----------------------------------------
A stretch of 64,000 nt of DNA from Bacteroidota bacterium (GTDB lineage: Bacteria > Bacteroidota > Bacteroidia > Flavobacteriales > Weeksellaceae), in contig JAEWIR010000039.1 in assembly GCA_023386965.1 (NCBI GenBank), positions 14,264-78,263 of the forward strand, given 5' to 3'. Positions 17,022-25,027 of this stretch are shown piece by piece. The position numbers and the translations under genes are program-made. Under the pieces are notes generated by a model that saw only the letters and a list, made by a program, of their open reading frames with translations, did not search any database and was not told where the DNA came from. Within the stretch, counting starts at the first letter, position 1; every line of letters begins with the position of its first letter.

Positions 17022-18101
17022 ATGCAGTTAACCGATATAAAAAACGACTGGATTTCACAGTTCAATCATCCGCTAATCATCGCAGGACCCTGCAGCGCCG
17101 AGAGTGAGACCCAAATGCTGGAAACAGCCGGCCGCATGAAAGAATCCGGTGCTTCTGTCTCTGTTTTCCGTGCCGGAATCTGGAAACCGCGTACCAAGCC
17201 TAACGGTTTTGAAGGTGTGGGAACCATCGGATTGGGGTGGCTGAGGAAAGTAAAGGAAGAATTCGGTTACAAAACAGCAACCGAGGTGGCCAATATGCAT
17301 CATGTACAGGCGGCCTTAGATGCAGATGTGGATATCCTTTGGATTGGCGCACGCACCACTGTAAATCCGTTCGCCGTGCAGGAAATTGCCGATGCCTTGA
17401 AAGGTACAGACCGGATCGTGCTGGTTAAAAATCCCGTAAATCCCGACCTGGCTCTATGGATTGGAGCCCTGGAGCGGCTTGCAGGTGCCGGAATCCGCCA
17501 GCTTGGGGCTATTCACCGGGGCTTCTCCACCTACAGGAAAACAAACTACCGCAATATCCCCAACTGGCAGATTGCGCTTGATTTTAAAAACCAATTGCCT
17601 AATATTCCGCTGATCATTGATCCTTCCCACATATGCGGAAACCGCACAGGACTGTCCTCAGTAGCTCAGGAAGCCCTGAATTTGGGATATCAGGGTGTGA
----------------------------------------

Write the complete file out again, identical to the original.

A stretch of 64,000 nt of DNA from Bacteroidota bacterium (GTDB lineage: Bacteria > Bacteroidota > Bacteroidia > Flavobacteriales > Weeksellaceae), in contig JAEWIR010000039.1 in assembly GCA_023386965.1 (NCBI GenBank), positions 14,264-78,263 of the forward strand, given 5' to 3'. Positions 17,022-25,027 of this stretch are shown piece by piece. The position numbers and the translations under genes are program-made. Under the pieces are notes generated by a model that saw only the letters and a list, made by a program, of their open reading frames with translations, did not search any database and was not told where the DNA came from. Within the stretch, counting starts at the first letter, position 1; every line of letters begins with the position of its first letter.

Positions 17022-18101
17022 ATGCAGTTAACCGATATAAAAAACGACTGGATTTCACAGTTCAATCATCCGCTAATCATCGCAGGACCCTGCAGCGCCG
17101 AGAGTGAGACCCAAATGCTGGAAACAGCCGGCCGCATGAAAGAATCCGGTGCTTCTGTCTCTGTTTTCCGTGCCGGAATCTGGAAACCGCGTACCAAGCC
17201 TAACGGTTTTGAAGGTGTGGGAACCATCGGATTGGGGTGGCTGAGGAAAGTAAAGGAAGAATTCGGTTACAAAACAGCAACCGAGGTGGCCAATATGCAT
17301 CATGTACAGGCGGCCTTAGATGCAGATGTGGATATCCTTTGGATTGGCGCACGCACCACTGTAAATCCGTTCGCCGTGCAGGAAATTGCCGATGCCTTGA
17401 AAGGTACAGACCGGATCGTGCTGGTTAAAAATCCCGTAAATCCCGACCTGGCTCTATGGATTGGAGCCCTGGAGCGGCTTGCAGGTGCCGGAATCCGCCA
17501 GCTTGGGGCTATTCACCGGGGCTTCTCCACCTACAGGAAAACAAACTACCGCAATATCCCCAACTGGCAGATTGCGCTTGATTTTAAAAACCAATTGCCT
17601 AATATTCCGCTGATCATTGATCCTTCCCACATATGCGGAAACCGCACAGGACTGTCCTCAGTAGCTCAGGAAGCCCTGAATTTGGGATATCAGGGTGTGA